Book Review: A Technique for Producing Ideas by James W. Young

The perks of graduating as an English major is that, unlike many of my engineering friends, I actually want to keep the books I bought for my classes. One of those books is A Technique for Producing Ideas by James W. Young. It’s smaller than most PDFs, totaling to about 28 pages.

While it felt silly at the time to spend money on it, I found the information it contained to be quite useful. It’s aimed primarily at those in advertising, but since I’m not the greatest generator of creative ideas, I thought it could help me a bit. Here are the steps it provides for trying to come up with brilliant ideas, whether they’re needed for a new campaign or your next novel:

  1. Gather Information: Learn as much as you can about the topic you’re working on, be it your target audience or the concept that’s intrigued you. Learn everything you can—from the menial to the exciting. Don’t forget to keep track of your information! The author suggests writing down each fact on a 3×5″ index card.

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Tips for Deeper Audience Analysis: Persona and Scenario

A few days ago we talked about doing an audience analysis and why you should know who’s reading your blog. And hopefully you read up on who your followers are and what they’re interested in. If you feel like all you’ve collected is a jumble of information though, here’s something that may help you narrow your focus.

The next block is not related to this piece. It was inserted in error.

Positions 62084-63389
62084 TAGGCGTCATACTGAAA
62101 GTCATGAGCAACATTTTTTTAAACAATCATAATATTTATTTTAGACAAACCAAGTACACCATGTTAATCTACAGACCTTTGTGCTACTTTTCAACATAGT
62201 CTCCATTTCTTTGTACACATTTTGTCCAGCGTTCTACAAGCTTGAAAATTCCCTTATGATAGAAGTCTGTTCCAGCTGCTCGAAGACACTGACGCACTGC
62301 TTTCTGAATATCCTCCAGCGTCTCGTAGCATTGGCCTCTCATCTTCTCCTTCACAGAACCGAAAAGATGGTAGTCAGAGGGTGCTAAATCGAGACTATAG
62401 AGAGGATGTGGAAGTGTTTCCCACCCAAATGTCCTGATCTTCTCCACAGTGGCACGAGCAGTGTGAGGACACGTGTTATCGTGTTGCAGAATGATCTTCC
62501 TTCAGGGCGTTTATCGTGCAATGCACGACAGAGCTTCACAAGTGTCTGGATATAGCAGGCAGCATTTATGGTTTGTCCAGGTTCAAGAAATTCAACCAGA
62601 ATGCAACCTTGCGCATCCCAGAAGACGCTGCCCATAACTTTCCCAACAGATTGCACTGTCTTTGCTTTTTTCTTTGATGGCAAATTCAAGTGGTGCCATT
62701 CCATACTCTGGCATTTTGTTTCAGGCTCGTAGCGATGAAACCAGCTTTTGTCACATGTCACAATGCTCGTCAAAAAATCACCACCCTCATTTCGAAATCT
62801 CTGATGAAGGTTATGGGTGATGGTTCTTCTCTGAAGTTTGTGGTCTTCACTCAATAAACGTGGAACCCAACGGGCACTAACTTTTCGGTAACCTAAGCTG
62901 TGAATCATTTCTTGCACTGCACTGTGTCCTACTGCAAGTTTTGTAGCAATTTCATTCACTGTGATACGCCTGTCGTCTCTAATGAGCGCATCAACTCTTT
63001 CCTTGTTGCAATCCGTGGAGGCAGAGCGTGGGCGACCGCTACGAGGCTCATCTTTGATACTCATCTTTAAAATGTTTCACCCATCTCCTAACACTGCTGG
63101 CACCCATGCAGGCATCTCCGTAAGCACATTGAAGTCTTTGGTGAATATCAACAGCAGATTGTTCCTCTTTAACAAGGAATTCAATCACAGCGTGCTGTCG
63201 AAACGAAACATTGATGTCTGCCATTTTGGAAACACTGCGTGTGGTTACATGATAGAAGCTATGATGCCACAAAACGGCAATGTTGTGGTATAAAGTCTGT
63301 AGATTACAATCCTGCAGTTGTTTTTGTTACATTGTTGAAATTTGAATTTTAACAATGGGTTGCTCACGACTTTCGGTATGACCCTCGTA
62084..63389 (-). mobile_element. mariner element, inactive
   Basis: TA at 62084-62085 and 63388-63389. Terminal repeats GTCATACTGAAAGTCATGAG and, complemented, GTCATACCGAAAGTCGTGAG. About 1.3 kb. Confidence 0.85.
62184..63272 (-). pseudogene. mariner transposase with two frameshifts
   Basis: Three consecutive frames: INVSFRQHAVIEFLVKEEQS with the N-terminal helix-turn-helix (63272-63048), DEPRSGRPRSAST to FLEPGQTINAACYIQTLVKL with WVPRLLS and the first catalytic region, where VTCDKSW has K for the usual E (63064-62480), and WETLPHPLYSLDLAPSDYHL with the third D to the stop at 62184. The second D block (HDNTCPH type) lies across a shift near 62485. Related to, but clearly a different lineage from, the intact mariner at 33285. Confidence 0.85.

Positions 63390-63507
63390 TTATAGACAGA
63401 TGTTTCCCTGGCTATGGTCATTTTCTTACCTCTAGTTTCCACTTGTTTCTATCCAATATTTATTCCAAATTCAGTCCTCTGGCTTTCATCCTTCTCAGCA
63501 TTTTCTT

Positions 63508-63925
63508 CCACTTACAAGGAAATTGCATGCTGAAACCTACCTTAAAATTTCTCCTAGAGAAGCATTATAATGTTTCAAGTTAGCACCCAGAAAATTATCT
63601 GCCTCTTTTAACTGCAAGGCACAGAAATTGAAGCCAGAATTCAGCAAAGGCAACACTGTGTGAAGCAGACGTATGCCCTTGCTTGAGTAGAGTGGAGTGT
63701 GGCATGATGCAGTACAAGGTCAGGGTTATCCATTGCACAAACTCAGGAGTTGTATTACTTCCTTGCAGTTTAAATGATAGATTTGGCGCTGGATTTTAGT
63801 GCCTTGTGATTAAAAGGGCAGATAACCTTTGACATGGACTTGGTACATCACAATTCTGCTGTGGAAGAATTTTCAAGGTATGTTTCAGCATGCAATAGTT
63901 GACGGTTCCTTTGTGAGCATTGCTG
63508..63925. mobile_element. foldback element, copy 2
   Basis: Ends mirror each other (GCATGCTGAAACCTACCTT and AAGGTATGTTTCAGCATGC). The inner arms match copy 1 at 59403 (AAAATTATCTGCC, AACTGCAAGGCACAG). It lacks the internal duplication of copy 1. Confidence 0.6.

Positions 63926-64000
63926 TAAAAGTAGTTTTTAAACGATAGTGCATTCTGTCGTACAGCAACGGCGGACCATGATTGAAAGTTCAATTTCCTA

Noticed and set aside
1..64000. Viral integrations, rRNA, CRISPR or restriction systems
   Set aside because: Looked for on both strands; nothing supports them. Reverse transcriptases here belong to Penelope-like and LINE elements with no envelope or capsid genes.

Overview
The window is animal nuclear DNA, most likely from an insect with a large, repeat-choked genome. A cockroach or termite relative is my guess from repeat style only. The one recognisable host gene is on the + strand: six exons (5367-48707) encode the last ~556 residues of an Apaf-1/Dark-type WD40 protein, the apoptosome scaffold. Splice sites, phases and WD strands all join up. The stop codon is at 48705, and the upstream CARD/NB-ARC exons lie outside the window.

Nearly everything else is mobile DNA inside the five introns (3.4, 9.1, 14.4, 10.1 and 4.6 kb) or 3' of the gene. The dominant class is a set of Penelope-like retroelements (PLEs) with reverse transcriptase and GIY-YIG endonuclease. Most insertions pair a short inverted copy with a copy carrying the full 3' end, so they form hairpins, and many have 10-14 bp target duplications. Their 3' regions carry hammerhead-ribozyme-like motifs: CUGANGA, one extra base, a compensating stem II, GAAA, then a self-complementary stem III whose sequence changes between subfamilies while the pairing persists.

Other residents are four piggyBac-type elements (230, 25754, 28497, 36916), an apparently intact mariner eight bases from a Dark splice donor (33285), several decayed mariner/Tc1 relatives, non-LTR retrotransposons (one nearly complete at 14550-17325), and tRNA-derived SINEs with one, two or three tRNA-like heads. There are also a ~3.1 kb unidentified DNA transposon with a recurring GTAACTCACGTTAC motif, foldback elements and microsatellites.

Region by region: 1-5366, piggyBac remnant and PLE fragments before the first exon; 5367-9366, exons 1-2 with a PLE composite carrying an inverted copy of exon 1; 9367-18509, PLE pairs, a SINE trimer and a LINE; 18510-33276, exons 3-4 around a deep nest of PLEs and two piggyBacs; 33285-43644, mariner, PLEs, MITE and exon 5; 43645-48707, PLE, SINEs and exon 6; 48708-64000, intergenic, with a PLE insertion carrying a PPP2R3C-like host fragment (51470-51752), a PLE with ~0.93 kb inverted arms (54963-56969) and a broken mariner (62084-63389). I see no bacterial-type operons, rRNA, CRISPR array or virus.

From the data you’ve collected, create a persona and a scenario for your blog. A persona means a fictional person you’ve created to represent the average reader of your blog. A scenario is just a situation where your reader would go to your blog to fulfill a need.

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Tips for Good Content: Audience Analysis

Creating content is hard. Creating good content is tricky. How do you continually spit out information that your audience wants to hear and that will reach through the noise? I don’t know about you, but I tend to run out of ideas fairly quickly sometimes.

Whenever I feel devoid of content though, I always try to think, “What would my reader want to read about?” However, you have to know your readers in order to answer this question, which is why you should conduct an audience analysis.

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Blogging: It’s Not About You

It’s not about you.

How many times do we need to hear this before we internalize it? We live in a society of bloated personalities, where every social media post screams “Look what I do! This is important!” But is it really? When you post, tweet, blog, are you creating content for yourself? Or is it for your reader?

It’s so easy to create a blog, to design it, to add a few well-written pages. But why do we blog? How many people are actually reading? How many really care?

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